I must be moving on

1 02 2010

State of the union. Sarah Palin. Bipartisanship. Obama. GOP. Moderates. Health care reform. Financial reform. Don’t ask don’t tell. . . .zzzzz

Okay, no, not really. I care about all of that stuff—tho’ not, obviously, all in the same way.

But I don’t want to write about it.

No good reason not to, really. I’ve got that ol’ political science degree, a long history with American politics, and Oh! leftism to burn! Plus, I never really shut up.

Laziness? Perhaps.

Or perhaps there is one good reason not to: Someone else is already on it.

Now, in conversation, I’m more than willing to go over this stuff, rehash what others have said, reconsider my own thoughts, find out what the other person is thinking—it’s quite enjoyable, in fact. But what makes it enjoyable is the give-and-take, the mutual mulling-over, and our willingness to let ourselves dig in or get distracted down some other conversational path; what makes it enjoyable, in other words, is the other person.

But chewing over an already-well-chewed nugget of political wisdom: eh.

It’s not that all of my thoughts are original (if only. . !), or that an issue which has set off a kabillion other people won’t also set me off. But the main reason I write is to find something out. When writing fiction, I write to find out what happens. When writing nonfiction or when blogging, I write/blog to find out what I think.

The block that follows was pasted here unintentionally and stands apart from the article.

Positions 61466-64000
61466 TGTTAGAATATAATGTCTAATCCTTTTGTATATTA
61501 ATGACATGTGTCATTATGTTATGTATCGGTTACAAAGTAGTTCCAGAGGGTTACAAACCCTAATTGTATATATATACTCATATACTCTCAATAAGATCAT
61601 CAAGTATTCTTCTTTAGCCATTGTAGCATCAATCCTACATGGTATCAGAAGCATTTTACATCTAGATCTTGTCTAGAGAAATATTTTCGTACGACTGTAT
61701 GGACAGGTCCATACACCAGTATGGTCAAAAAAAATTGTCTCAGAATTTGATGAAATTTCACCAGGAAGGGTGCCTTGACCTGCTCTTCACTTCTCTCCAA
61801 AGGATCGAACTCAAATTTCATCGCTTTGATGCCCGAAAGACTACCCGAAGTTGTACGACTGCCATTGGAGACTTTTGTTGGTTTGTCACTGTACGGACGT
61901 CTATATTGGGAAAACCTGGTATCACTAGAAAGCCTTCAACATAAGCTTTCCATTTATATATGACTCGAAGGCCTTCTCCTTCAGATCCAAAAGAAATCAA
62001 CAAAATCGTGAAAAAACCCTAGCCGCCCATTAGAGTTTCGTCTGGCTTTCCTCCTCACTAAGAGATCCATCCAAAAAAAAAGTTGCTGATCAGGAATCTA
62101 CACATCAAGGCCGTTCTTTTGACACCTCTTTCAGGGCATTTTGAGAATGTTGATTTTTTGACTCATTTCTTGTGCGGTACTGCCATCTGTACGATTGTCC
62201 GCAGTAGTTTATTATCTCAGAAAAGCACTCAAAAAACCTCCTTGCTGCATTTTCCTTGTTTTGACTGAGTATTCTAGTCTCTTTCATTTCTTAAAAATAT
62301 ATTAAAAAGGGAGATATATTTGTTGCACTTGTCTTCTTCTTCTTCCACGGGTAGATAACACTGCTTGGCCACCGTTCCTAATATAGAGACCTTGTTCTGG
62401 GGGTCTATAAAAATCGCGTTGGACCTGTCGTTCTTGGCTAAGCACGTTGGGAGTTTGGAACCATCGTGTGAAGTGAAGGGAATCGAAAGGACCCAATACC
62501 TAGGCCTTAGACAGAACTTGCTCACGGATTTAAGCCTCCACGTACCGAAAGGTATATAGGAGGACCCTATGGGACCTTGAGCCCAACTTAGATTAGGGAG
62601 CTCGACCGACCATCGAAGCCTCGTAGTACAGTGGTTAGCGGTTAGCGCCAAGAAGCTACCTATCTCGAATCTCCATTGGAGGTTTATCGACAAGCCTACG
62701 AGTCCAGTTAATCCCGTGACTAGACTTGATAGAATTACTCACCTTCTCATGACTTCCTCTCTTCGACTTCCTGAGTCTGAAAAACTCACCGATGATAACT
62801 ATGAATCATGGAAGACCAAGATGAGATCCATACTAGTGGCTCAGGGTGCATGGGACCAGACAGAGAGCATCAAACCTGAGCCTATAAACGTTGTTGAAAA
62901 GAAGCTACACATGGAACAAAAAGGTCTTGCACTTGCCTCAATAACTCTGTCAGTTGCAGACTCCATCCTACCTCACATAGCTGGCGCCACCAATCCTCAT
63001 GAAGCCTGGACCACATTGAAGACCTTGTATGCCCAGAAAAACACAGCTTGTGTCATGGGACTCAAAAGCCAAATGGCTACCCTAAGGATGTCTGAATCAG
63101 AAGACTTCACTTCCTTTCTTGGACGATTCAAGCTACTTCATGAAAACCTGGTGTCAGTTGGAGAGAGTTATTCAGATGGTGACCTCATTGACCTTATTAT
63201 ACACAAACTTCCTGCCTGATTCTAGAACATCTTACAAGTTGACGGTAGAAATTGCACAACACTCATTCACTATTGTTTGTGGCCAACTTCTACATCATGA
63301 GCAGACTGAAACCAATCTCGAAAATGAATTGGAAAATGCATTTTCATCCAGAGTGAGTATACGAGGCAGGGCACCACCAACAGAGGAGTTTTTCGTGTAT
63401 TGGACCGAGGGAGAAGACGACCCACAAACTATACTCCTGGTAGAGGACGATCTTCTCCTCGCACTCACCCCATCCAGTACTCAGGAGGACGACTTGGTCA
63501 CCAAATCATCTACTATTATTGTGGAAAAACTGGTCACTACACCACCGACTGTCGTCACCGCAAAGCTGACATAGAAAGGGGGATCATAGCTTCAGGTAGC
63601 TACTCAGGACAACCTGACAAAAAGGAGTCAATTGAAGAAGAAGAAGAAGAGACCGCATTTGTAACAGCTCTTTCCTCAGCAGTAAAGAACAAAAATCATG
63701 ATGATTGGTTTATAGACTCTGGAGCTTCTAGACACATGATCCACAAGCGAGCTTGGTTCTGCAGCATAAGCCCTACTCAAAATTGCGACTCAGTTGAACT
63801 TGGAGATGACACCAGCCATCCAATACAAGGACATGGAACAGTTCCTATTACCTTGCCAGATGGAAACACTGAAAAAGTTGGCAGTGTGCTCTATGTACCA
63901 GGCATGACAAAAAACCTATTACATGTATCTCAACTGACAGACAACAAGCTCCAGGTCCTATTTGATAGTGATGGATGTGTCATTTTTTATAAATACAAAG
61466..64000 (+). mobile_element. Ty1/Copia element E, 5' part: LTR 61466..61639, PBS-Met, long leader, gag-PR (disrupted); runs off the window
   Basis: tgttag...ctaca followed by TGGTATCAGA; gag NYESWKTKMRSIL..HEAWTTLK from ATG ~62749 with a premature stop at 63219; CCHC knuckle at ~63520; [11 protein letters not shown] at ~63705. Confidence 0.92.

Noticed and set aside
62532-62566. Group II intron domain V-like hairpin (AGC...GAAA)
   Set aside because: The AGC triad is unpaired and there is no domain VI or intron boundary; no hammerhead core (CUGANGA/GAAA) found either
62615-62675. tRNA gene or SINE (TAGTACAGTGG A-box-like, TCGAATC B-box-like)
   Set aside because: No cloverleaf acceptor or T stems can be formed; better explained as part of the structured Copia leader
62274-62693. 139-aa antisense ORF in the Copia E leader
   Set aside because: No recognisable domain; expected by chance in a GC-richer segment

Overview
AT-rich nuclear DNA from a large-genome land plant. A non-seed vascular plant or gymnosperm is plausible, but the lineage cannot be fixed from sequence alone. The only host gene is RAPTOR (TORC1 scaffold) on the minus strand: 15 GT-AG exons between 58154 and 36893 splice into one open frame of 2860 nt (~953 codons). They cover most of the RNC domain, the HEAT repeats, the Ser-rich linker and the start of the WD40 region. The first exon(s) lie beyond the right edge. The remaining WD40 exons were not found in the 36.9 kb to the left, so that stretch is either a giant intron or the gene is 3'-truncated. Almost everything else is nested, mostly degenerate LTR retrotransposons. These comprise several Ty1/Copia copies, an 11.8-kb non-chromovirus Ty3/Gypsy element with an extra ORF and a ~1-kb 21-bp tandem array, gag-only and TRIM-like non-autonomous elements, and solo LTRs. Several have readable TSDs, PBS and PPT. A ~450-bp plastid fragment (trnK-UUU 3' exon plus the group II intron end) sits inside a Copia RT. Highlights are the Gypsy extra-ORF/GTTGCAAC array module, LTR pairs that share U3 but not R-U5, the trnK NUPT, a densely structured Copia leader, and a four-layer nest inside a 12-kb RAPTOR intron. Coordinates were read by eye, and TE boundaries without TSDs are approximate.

This isn’t always the case, of course: there are the rants, and there are times I simply want to record an impression or observation or line of argument. Yet unless I happen to have WordPress open at the moment of or shortly after the observation, or unless an impression was so striking or has so wormed its way into me, I’m unlikely to blog about it. And sometimes I simply want to sit with a thought, let it work its way through me.

As for political commentary, well, it’s rare that I notice something that someone else hasn’t already noticed. Obama runs steady? I think one or two people have already remarked on that. Palin is as good with truth as she is with syntax? Ditto. I might find each phenomenon worth commentary, but it doesn’t have to be my commentary.

(Now, the question in politics as to the role of truth, lies, and lies which believe themselves to be truths—now that’s worth some thought. . . .)

I’m not trying to be precious or present this position as a particularly principled one. This is more about temperament than integrity: I get bored by the repetition, and can only motivate myself with the prospect of discovery.

(This is not unrelated to why I left academia—but that’s another post.)

If it’s already been done, and done well, I pause, applaud—then move on.

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One response

8 02 2010
geekhiker

I tend to think of the web as being such a mixed bag in this respect. On the one hand, it’s broadened the political/social dialog, given voice to large groups that had a hard time finding a voice, and is certainly democratic in the extreme.

On the other hand, it all gets to be a bit much after a while…

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